Saints’ Payton suspended for season by NFL

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The NFL handed down sweeping and unprecedented punishment Wednesday for bounties paid out on big hits, suspending New Orleans Saints coach Sean Payton without pay for next season and indefinitely banning the team’s former defensive coordinator, Gregg Williams, who now works for the St. Louis Rams.

Payton is the first head coach suspended by the league for any reason. He is accused of trying to cover up a system of extra cash payouts that NFL Commissioner Roger Goodell called “particularly unusual and egregious” and “totally unacceptable.”

“We are all accountable and responsible for player health and safety and the integrity of the game. We will not tolerate conduct or a culture that undermines those priorities,” said Goodell, whose league faces more than 20 concussion-related lawsuits brought by hundreds of former players. “No one is above the game or the rules that govern it.”

According to the league, Payton ignored instructions from the NFL and Saints ownership to make sure bounties weren’t being paid. The league also chastised him for choosing to “falsely deny that the program existed,” and for attempting to “encourage the false denials by instructing assistants to `make sure our ducks are in a row.’”

Goodell also banned Saints general manager Mickey Loomis for the first eight regular-season games next season, and assistant coach Joe Vitt for the first six games.

In addition, Goodell fined the Saints $500,000 and took away their second-round draft picks this year and next.

After the NFL first made its investigation public on March 2, Williams admitted to _ and apologized for _ running the program while in charge of the Saints‘ defense from 2009-11. He was hired by the Rams in January.

Goodell will review Williams‘ status after the upcoming season and decide whether he can return to the league.

The Saints now must decide who will coach the team while Payton is barred, his suspension is effective April 1, and who will make roster moves while Loomis is out.

After the NFL made clear that punishments were looming, Payton and Loomis took the blame for violations that they acknowledged “happened under our watch” and said Saints owner Tom Benson “had nothing to do” with the bounty pool, which reached as much as $50,000 in 2009, the season the Saints won the Super Bowl.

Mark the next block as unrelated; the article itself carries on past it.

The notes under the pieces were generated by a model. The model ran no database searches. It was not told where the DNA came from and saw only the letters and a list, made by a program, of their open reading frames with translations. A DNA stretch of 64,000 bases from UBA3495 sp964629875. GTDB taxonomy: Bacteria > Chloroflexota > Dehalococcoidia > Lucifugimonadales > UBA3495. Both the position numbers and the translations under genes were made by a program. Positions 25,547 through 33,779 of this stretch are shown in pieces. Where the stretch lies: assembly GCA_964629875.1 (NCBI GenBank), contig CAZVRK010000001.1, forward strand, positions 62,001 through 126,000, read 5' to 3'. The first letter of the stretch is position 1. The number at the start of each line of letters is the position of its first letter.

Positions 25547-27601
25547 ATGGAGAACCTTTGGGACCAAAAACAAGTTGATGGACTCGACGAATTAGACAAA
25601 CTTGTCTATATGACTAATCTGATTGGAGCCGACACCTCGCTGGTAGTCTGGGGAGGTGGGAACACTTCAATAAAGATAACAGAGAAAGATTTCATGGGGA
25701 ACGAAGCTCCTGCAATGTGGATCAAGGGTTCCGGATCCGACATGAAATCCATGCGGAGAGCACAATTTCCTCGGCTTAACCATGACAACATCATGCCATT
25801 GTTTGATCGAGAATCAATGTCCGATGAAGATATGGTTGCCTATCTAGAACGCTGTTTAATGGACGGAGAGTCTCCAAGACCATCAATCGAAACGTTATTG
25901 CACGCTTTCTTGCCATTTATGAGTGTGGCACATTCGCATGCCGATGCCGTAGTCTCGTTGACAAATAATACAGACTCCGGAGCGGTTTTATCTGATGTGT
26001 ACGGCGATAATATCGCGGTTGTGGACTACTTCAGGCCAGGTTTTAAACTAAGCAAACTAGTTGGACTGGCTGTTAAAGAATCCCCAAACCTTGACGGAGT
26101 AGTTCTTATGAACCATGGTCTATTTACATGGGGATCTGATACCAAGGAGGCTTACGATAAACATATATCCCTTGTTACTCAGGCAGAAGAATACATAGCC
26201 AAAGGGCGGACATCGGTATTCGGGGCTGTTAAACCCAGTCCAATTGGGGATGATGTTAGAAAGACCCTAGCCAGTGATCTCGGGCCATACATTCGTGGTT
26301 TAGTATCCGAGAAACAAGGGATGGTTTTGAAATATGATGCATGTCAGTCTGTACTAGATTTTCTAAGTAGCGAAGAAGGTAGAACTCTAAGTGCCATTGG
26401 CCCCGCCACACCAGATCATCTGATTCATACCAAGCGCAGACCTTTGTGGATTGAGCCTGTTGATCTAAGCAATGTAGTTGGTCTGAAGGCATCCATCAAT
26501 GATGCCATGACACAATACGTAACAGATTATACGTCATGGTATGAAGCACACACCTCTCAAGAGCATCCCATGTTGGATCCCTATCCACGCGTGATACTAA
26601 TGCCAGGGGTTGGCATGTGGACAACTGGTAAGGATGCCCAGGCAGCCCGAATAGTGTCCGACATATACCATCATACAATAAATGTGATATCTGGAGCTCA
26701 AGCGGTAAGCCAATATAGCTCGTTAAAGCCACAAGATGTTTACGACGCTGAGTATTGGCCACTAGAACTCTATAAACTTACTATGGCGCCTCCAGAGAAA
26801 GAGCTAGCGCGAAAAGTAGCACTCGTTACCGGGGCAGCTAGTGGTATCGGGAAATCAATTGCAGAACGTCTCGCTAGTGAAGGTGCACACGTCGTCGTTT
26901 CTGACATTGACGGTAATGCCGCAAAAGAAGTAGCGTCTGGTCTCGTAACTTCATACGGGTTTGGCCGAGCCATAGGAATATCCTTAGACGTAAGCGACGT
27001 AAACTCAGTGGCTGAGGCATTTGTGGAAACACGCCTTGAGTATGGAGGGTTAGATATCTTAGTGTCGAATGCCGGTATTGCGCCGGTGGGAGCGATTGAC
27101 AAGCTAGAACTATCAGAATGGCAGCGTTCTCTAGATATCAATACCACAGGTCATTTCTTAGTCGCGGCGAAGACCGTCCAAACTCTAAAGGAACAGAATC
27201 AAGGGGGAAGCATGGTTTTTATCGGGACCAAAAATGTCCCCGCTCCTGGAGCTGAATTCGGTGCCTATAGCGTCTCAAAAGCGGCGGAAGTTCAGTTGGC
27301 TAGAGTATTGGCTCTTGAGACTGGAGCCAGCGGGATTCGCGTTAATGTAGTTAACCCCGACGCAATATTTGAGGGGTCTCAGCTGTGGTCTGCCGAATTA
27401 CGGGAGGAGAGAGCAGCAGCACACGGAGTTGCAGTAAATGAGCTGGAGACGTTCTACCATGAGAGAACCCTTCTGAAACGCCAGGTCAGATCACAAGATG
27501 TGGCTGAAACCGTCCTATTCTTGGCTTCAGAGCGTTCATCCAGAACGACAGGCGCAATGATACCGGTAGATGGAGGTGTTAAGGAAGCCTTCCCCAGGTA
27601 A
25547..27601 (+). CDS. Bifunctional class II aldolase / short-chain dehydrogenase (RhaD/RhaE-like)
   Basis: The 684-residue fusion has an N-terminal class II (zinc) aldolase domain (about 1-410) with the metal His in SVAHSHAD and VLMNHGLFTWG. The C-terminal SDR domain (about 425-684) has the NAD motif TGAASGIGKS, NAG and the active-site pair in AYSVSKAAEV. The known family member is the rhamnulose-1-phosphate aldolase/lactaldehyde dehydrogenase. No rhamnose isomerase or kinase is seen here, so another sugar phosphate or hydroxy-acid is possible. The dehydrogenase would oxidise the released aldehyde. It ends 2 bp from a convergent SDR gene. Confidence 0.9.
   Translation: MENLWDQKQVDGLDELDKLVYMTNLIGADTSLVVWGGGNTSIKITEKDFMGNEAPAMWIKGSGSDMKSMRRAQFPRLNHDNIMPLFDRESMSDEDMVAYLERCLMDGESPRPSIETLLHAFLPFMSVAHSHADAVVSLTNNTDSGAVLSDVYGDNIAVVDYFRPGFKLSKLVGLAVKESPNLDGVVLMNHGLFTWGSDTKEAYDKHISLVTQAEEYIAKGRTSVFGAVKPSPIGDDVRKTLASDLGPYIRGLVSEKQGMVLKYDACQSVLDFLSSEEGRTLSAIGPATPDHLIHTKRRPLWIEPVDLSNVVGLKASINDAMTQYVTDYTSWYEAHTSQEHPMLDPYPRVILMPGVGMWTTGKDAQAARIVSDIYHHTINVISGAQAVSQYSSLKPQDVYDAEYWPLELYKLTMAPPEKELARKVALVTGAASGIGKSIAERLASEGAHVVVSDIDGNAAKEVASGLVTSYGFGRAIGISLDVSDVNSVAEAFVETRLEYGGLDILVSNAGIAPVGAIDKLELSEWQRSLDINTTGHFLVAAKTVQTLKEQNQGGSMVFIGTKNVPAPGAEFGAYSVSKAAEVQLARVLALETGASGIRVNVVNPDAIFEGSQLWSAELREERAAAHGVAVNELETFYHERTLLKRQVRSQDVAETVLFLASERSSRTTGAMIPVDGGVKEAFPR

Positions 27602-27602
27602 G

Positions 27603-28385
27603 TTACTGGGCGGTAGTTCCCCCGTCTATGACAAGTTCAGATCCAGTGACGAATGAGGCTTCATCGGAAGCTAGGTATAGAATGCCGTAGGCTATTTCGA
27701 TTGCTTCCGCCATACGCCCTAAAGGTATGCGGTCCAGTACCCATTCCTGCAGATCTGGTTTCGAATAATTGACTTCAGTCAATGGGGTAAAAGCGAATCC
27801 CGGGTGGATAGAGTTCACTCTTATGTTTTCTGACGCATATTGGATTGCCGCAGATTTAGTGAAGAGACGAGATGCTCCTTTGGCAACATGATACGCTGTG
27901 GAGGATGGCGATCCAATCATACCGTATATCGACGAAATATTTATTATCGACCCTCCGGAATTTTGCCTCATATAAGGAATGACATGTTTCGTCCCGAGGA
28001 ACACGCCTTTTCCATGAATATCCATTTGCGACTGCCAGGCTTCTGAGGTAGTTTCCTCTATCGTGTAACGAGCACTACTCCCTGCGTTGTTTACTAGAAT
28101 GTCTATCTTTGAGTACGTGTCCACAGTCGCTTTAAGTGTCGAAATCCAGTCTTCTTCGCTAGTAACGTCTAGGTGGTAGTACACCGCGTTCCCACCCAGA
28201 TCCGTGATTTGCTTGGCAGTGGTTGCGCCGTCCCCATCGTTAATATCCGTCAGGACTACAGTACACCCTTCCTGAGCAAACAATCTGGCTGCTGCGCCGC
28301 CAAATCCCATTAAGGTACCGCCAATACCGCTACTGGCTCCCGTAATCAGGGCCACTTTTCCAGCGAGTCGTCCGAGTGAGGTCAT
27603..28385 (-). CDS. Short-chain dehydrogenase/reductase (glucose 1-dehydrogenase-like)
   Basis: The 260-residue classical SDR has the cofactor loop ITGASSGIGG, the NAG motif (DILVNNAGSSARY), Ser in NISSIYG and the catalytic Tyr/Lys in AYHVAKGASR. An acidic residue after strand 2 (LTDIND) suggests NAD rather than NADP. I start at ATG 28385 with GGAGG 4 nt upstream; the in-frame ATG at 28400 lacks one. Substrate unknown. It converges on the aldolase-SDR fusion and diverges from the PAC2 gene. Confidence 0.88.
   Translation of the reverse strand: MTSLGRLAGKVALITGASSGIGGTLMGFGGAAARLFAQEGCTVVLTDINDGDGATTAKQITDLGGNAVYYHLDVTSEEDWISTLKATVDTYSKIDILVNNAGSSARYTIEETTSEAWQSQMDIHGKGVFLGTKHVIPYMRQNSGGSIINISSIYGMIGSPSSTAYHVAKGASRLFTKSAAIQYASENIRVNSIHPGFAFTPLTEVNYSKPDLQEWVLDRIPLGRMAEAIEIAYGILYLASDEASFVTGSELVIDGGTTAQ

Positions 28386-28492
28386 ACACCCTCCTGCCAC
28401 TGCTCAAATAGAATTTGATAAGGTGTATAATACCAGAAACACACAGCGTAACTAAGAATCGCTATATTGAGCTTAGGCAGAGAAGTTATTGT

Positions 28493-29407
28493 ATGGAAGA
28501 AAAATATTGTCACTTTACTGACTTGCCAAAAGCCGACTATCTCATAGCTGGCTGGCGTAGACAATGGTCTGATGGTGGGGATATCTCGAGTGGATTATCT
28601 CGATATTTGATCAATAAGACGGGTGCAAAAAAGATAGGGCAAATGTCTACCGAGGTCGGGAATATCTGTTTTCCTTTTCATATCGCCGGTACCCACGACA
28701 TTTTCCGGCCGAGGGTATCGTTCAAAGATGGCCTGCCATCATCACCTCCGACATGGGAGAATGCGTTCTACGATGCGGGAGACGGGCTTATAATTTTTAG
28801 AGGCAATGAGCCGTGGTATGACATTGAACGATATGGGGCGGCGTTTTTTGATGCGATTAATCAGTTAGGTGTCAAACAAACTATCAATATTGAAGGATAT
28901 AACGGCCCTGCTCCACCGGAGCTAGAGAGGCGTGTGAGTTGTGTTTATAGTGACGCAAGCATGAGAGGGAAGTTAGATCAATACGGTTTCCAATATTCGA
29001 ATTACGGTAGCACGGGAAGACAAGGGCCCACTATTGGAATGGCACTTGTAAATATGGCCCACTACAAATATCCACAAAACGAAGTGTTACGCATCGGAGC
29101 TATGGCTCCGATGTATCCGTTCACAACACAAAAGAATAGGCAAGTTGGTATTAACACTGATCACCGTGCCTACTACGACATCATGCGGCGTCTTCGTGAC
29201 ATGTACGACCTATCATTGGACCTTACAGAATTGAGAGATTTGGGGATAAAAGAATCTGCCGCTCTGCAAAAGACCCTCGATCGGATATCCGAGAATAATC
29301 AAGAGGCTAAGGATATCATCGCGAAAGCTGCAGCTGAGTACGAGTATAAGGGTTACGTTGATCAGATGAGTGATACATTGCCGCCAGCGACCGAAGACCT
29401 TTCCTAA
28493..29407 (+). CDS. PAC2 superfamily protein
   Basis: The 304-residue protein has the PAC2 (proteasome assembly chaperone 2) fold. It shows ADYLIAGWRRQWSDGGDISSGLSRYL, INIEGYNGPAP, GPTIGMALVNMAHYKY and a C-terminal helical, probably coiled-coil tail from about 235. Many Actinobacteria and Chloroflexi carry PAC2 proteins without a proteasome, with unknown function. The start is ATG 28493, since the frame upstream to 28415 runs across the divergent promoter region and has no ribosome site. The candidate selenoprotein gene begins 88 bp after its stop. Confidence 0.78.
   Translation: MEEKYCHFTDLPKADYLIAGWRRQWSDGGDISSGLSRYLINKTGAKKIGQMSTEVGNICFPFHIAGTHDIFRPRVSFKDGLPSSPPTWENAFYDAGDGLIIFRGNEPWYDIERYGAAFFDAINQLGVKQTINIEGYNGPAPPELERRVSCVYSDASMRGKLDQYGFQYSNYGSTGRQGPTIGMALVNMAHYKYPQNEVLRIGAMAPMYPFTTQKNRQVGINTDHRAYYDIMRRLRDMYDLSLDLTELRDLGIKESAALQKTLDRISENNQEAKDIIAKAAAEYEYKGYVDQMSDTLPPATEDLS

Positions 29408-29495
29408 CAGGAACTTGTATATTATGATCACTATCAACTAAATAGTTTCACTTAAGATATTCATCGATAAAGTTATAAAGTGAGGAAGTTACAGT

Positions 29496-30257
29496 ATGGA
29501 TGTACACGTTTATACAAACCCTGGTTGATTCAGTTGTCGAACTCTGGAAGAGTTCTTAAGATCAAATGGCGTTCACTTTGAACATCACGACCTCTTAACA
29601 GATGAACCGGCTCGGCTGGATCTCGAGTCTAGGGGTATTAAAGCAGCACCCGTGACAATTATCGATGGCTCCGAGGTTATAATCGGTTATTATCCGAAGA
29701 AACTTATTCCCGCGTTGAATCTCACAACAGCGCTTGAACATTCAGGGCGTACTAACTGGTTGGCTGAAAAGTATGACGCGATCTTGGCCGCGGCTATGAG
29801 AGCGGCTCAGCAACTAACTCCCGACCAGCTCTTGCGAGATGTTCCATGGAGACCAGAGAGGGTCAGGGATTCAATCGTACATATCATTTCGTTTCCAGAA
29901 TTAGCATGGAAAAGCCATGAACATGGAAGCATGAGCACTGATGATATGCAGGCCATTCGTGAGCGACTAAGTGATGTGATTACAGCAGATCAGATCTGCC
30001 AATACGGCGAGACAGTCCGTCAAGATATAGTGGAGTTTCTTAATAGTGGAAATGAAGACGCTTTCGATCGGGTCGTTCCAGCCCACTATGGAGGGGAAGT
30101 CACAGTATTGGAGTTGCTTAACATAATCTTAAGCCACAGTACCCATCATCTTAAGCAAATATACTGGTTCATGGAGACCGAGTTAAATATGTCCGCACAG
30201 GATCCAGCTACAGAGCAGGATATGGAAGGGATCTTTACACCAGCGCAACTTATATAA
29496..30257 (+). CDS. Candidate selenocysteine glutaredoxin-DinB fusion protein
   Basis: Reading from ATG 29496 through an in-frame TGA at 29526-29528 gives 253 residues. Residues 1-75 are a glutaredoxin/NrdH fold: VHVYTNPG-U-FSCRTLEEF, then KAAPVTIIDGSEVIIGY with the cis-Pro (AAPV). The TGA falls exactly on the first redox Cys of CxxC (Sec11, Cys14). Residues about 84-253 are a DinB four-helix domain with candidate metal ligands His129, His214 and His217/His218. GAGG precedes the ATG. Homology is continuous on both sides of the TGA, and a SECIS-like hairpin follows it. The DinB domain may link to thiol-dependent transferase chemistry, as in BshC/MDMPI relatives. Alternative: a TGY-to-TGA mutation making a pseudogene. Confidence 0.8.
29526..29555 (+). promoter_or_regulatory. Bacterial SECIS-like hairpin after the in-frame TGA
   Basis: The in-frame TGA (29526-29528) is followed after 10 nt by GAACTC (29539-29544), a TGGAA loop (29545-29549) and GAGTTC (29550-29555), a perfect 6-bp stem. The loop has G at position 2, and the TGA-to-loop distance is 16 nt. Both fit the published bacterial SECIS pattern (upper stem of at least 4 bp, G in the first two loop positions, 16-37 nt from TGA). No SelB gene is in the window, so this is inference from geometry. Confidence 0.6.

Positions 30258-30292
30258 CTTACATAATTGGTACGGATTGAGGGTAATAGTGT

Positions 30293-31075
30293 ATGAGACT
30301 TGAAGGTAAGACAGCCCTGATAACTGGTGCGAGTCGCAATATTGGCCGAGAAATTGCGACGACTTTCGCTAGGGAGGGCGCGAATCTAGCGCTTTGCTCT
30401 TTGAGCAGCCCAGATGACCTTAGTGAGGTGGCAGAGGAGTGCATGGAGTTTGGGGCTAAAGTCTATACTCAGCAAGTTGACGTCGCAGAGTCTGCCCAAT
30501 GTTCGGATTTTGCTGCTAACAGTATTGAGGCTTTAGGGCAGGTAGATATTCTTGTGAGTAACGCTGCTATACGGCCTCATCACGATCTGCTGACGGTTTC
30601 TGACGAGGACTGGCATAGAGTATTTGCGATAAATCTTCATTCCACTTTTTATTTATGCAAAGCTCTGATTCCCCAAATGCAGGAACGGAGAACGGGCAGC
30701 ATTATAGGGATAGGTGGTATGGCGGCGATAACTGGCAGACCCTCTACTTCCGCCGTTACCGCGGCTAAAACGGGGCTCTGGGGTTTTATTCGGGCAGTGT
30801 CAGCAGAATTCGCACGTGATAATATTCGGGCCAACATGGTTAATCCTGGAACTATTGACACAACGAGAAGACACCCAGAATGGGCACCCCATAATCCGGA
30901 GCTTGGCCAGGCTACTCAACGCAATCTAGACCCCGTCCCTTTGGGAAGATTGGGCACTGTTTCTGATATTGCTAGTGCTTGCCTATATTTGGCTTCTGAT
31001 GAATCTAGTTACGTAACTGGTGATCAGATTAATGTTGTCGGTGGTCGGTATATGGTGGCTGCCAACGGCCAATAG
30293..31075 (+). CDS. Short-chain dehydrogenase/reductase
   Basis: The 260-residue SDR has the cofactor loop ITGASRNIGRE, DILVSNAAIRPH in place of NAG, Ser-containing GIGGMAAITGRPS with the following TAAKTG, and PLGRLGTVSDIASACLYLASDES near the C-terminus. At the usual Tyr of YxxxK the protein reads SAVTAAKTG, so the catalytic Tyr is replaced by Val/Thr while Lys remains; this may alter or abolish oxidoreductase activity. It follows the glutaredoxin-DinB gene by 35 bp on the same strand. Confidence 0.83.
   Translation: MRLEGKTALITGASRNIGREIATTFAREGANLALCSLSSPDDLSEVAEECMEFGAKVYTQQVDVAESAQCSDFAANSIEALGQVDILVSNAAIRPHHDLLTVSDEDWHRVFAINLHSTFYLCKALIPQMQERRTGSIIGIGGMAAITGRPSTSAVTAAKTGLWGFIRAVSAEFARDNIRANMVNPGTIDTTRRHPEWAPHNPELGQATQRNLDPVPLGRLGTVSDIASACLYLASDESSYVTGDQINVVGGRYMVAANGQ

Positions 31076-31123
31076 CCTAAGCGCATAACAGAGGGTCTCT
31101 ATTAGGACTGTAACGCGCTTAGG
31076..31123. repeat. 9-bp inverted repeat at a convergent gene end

Saints quarterback Drew Brees reacted quickly to the news on Twitter, writing: “I am speechless. Sean Payton is a great man, coach, and mentor … I need to hear an explanation for this punishment.”

The NFL said the scheme involved 22 to 27 defensive players; targeted opponents included quarterbacks Aaron Rodgers, Cam Newton, Brett Favre and Kurt Warner. “Knockouts” were worth $1,500 and “cart-offs” $1,000, with payments doubled or tripled for the playoffs.

According to the league, Saints defensive captain Jonathan Vilma offered $10,000 to any player who knocked then-Vikings QB Favre out of the 2010 NFC championship game.

All payouts for specific performances in a game, including interceptions or causing fumbles, are against NFL rules. The NFL warns teams against such practices before each season, although in the aftermath of the revelations about the Saints, current and former players from various teams talked about that sort of thing happening frequently _ although not on the same scale as the NFL found in New Orleans.

In a memo sent out to the NFL’s 32 teams, Goodell ordered owners to make sure their clubs are not offering bounties now. Each club’s principal owner and head coach must certify in writing by March 30 that no pay-for-performance system exists.

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